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The Tufts Daily
Where you read it first | Thursday, February 29, 2024

Weekender: Community organization Sapphire seeks to empower women of color through art

Content warning: This article discusses discrimination against Black women. 

Christine Barthelemy (LA’19) and two of her closest friends, Gigi Abellard and Salena Deane, formed their community group, Sapphire, lastMay with a vision of inspiriting and celebrating the art and stories of women of color. 

Deane loves art and Abellard wanted to start a book club, so with Barthelemy, they decided to combine the two ideas into what is now Sapphire. 

“We came up with making a community organization that would be nonprofit and that would emphasize community and learning, and just women of color,” Barthelemy said.

Theirmission statement captures the vision for their organization: “To cultivate a safe space for womxn to socialize, read, teach, and learn from and about each other. We encourage the creation and discussion of art and literature through an intersectional lens, with an emphasis on Blackness and gender.” 

According to the organization's website, members of Sapphire “aim to reclaim discriminatory labels such as ‘domineering female’ and ‘angry Black woman’, turning the stereotypes on their heads to embody what [it] means to be 3 young, hard-working, Black women." 

Sapphire is also a multifaceted organization. It offers a book club, publishes two separate biannual publications — a literary magazine called Sapphire Hues and an art book series — and holds other community events, all of which are currently virtual.

Since its conception, the organization has slowly been growing and gaining support. 

“It’s been really lovely just seeing our friends and family and also other members of the community being really receptive of it,” Barthelemy said. 

The first thing Sapphire did was start its book club,Books & Booze.The club’s first book was “In the Time of the Butterflies” (1994) by Julia Alvarez.“In the Time of the Butterflies'' is a historical fiction novel that retells the story of the Mirabal sisters who fought against Rafael Trujillo’s dictatorship in the Dominican Republic. 

Barthelemy talked about this choice, saying, “We wanted to start off with a really strong book that kind of emphasized the whole theme of sapphires, [of] strong women. So who better to start the book club off with than [four] women who basically saved an entire country.” 

Some of the other books that Books & Booze has read include “The Vanishing Half” (2020), “Hood Feminism” (2020),“Bad Feminist” (2014)and“The Right Swipe” (2019). The club reads a variety of genres, some more theoretical than others, all of which share a different perspective of the experiences of Black women.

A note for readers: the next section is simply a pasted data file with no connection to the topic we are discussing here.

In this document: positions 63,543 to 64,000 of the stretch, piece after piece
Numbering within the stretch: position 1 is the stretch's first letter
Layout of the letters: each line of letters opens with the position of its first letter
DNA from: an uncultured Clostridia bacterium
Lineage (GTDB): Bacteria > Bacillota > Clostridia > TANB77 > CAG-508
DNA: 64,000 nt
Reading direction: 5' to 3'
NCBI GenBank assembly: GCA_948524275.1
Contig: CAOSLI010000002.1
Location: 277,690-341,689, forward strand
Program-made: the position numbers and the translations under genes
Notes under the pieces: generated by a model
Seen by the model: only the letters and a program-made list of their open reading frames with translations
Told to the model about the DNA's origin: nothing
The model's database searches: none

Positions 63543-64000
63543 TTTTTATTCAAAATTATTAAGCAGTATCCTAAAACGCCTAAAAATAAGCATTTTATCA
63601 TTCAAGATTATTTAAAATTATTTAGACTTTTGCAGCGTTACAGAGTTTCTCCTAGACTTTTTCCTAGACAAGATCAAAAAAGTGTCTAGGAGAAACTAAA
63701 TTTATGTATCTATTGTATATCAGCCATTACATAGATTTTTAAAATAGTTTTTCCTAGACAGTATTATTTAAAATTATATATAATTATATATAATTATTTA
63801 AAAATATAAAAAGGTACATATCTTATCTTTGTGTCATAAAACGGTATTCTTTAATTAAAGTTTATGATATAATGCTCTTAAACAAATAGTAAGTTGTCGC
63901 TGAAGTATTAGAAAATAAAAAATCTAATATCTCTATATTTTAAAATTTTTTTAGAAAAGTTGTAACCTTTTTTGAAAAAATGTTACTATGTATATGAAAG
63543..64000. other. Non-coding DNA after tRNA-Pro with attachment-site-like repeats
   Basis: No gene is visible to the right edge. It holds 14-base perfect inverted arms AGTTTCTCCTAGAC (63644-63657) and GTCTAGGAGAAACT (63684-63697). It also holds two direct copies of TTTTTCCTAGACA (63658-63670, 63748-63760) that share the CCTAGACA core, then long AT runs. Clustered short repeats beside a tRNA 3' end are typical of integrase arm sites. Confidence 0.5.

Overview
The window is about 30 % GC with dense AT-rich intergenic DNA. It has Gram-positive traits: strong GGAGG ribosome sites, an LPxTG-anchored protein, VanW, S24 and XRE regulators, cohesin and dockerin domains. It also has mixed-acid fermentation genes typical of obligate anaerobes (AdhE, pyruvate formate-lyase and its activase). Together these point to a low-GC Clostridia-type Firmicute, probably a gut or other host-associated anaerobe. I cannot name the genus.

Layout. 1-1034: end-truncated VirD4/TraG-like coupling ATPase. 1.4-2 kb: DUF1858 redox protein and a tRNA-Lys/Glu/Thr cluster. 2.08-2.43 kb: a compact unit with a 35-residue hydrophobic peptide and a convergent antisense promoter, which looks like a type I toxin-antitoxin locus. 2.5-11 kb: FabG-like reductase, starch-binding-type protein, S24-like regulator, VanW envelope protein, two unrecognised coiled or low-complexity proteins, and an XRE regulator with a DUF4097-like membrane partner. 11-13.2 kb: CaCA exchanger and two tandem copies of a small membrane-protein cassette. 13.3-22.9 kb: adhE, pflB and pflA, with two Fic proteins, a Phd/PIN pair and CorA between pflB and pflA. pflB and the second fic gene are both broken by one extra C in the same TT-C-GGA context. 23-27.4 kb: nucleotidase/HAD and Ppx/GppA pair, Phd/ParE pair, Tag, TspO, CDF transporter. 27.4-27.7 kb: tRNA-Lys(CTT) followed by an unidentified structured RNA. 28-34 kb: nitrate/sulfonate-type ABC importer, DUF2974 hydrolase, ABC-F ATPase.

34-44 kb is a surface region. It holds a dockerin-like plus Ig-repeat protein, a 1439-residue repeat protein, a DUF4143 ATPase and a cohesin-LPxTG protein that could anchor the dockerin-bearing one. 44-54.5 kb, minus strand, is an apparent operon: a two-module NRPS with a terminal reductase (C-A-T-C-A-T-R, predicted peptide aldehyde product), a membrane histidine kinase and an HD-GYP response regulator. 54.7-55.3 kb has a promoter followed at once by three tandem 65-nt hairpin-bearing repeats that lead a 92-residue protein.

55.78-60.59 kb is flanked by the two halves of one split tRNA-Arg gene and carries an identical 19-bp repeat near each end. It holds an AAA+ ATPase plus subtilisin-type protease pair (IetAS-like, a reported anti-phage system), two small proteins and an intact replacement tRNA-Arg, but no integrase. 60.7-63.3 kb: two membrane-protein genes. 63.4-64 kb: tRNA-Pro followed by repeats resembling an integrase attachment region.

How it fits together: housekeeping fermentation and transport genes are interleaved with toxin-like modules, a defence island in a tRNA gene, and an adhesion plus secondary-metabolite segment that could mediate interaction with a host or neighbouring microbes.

Barthelemy’s favorite part of the book club, other than the reading, is when new people come, bring all of their unique life experiences and enjoy discussing the books. 

“[It’s] been really amazing just being able to meet people and now we’re growing connections, gaining friends and that’s exactly what we wanted to do — just build a community. It’s been so nice and really fulfilling,” Barthelemy said. 

Other than Books & Booze, Sapphire Hues just published its first art book entitled “Our Palette” in January. The bookincludes the visual art of artists from all over the world, celebrating and highlighting “the hues of being a woman of color,” as Barthelemy put it. For the book, they put out an open submission call for artwork of any medium and ended up getting both domestic and international submissions, from countries like Cuba, Nigeria, India and Turkey, to name a few. They had contributions from artists across the United States as well. 

“It just became this extremely varied selection of pieces that were just so beautiful,” Barthelemy said. 

Inspired by the different colors and meanings of sapphire gems, Sapphire wanted to make a book about all the varied, vibrant colors of the gem and the experiences those colors can represent. 

“We figured [that] we just wanted to make an art book that ... started from black and white and got all the colors in between,” Barthelemy said. 

There is aprint version and a free digital version of the book. The group has not published Sapphire Hues yet, but submissions to the magazine will begin May 1 with a hope to publish annual fall issues. 

Sapphire also hosts special events, such as“This Round’s On Us,” a virtual gathering including games, conversation and much-needed social interaction. The organization also has hosted book giveaways and posted writing prompts on its social media to give members another avenue for thoughtful reflection and self-care. 

Sapphire is welcoming to all people. “We want anyone and everyone to join regardless of gender or race,” Barthelemy said. “It shouldn’t just be women of color learning about everything. Everyone should learn about women of color. Everyone should learn about these histories and these theories."

Among the group's main priorities for 2021 are publishing the first issue of Sapphire Hues, building membership, growing its book club and mentoring new members to whom they can pass on all they have learned. Sapphire will also continue to have events like “This Round’s On Us” and are even looking to host a poetry extravaganza in April. 

“Our biggest emphasis is that … we want women of color’s voices to be uplifted and to be recognized, but [we are] very inclusive and we want everyone to learn,” Barthelemy said.